Hillary Clinton, former U.S. secretary of state and 2016 Democratic presidential candidate, pauses while speaking during the annual Democratic Wing Ding in Clear Lake, Iowa, on Aug. 14, 2015.
Andrew Harrer—Bloomberg/Getty Images
August 18, 2015 4:56 PM EDT

Democratic presidential candidate Hillary Clinton declared her opposition to oil and gas drilling in the Arctic on Tuesday, a day after a federal agency gave Shell final approval to begin drilling there. The move marks a significant break with the Obama administration and an attempt by Clinton to bolster her environmental credentials.

“The Arctic is a unique treasure,” Clinton wrote on Twitter. “Given what we know, it’s not worth the risk.”

The final approval to begin drilling announced by the Department of the Interior yesterday clears Shell to drill into the Arctic ocean floor for the first time since 1991. Advocates of drilling say that opening the Arctic will be a tremendous boon to domestic oil production. In total, official estimates suggest that the Arctic seafloor contains more than 25 billion barrels of oil.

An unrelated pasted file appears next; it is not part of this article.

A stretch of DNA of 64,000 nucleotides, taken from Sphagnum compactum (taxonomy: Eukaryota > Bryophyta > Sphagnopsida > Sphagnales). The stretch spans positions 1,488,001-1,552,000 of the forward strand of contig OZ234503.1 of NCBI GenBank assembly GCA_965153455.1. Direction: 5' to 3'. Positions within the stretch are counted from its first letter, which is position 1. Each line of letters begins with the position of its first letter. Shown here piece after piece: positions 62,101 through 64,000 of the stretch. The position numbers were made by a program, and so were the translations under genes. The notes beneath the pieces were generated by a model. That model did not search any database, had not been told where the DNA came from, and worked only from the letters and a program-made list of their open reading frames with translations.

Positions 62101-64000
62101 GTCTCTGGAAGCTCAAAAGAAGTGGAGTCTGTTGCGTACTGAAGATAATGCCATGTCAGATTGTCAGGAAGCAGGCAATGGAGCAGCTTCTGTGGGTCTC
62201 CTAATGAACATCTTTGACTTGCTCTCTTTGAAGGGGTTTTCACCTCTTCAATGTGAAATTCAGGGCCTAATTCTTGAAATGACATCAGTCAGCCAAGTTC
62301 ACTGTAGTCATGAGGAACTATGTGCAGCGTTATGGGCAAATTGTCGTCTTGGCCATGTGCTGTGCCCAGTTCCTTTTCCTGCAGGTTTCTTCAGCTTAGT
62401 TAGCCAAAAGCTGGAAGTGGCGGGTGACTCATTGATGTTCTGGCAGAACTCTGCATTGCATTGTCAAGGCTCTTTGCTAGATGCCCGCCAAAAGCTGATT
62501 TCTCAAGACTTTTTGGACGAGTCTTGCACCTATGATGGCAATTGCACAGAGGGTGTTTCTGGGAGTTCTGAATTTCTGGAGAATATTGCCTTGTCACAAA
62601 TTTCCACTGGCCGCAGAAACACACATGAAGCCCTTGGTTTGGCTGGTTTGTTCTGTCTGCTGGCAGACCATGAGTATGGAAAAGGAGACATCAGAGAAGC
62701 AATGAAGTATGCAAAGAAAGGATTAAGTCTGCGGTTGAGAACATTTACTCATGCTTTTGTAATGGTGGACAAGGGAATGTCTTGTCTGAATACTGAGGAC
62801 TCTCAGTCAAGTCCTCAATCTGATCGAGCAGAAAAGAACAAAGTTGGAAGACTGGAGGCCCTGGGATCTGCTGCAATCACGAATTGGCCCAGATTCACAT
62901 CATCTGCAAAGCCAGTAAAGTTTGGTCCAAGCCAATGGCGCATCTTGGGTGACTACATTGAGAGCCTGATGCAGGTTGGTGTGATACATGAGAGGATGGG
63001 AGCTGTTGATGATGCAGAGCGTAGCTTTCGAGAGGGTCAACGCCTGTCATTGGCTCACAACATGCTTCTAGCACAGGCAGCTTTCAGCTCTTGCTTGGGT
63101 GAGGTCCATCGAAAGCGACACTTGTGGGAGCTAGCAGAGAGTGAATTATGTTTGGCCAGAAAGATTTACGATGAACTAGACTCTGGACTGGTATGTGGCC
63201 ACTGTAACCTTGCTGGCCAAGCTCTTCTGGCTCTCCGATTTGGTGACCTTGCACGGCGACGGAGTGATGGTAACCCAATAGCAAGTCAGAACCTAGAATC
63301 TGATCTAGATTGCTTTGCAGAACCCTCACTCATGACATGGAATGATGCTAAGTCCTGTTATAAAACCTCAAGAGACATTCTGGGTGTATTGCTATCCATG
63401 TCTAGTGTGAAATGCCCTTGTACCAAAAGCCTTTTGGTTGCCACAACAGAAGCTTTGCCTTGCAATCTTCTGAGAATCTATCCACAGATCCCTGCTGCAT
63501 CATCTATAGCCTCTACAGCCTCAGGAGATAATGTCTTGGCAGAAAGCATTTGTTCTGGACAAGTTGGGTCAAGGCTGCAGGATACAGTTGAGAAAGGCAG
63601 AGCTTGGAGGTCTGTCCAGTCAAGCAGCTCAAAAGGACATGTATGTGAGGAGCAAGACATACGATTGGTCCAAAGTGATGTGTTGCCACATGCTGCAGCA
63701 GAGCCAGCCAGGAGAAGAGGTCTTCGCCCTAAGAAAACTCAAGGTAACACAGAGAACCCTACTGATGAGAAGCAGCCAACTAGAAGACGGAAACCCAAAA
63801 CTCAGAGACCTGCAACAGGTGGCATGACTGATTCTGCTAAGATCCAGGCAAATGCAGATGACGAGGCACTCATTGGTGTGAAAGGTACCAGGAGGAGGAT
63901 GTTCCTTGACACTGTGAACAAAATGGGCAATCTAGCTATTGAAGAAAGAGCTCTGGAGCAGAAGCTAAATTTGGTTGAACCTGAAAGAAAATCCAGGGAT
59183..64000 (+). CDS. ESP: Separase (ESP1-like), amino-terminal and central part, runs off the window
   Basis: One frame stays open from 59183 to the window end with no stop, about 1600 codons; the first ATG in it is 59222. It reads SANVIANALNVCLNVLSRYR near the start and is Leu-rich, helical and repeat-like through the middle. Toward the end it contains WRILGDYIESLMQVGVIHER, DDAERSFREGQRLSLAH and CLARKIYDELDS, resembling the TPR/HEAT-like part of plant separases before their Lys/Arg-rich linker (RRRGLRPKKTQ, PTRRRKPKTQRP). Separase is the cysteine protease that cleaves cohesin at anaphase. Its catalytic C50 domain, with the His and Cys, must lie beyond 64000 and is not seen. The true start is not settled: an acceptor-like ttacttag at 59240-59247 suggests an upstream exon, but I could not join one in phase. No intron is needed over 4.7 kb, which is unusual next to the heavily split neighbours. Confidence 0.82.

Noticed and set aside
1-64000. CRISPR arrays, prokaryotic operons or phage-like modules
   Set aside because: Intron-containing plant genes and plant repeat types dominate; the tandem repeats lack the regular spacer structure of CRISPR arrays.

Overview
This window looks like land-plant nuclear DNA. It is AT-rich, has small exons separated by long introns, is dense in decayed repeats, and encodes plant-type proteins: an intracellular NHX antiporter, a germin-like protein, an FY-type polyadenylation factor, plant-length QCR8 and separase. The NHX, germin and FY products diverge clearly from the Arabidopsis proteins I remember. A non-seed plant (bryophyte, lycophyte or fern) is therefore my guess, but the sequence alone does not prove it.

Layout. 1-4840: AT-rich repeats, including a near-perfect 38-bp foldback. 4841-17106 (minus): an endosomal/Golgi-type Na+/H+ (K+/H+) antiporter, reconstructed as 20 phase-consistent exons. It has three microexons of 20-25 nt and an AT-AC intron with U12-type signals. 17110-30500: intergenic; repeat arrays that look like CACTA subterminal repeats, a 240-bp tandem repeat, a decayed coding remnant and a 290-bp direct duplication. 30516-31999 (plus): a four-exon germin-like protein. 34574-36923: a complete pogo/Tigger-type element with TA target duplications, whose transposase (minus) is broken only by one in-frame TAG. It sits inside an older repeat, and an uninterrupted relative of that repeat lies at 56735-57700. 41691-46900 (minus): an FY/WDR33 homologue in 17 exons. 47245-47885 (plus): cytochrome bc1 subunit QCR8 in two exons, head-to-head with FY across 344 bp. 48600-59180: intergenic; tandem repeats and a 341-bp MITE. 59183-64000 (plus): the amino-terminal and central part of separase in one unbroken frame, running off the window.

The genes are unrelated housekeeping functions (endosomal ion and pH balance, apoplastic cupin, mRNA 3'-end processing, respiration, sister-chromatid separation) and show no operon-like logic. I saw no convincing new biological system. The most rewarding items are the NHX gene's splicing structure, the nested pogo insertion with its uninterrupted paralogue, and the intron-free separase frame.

But environmentalists say that any drilling leaves a precious area vulnerable to devastating oil spills and increases reliance on oil, which in turn contributes to climate change. With this in mind, Clinton’s announcement drew quick praise and a sign of relief from environmental groups, many of which have remained skeptical of Clinton’s environmental bona fides due to her reluctance to criticize a Keystone XL pipeline.

“We applaud Secretary Clinton for standing up for what science, the will of the American people and common sense demand,” said Sierra Club Executive Director Michael Brune in a statement.

Clinton has made addressing climate change an early focus of her campaign. Last month, she proposed the installation of 500 million solar panels and called for the U.S. to produce 33% of the its electricity from renewable sources by 2027.

“The reality of climate change is unforgiving no matter what the deniers say,” Clinton said at the time.



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Write to Justin Worland at justin.worland@time.com.

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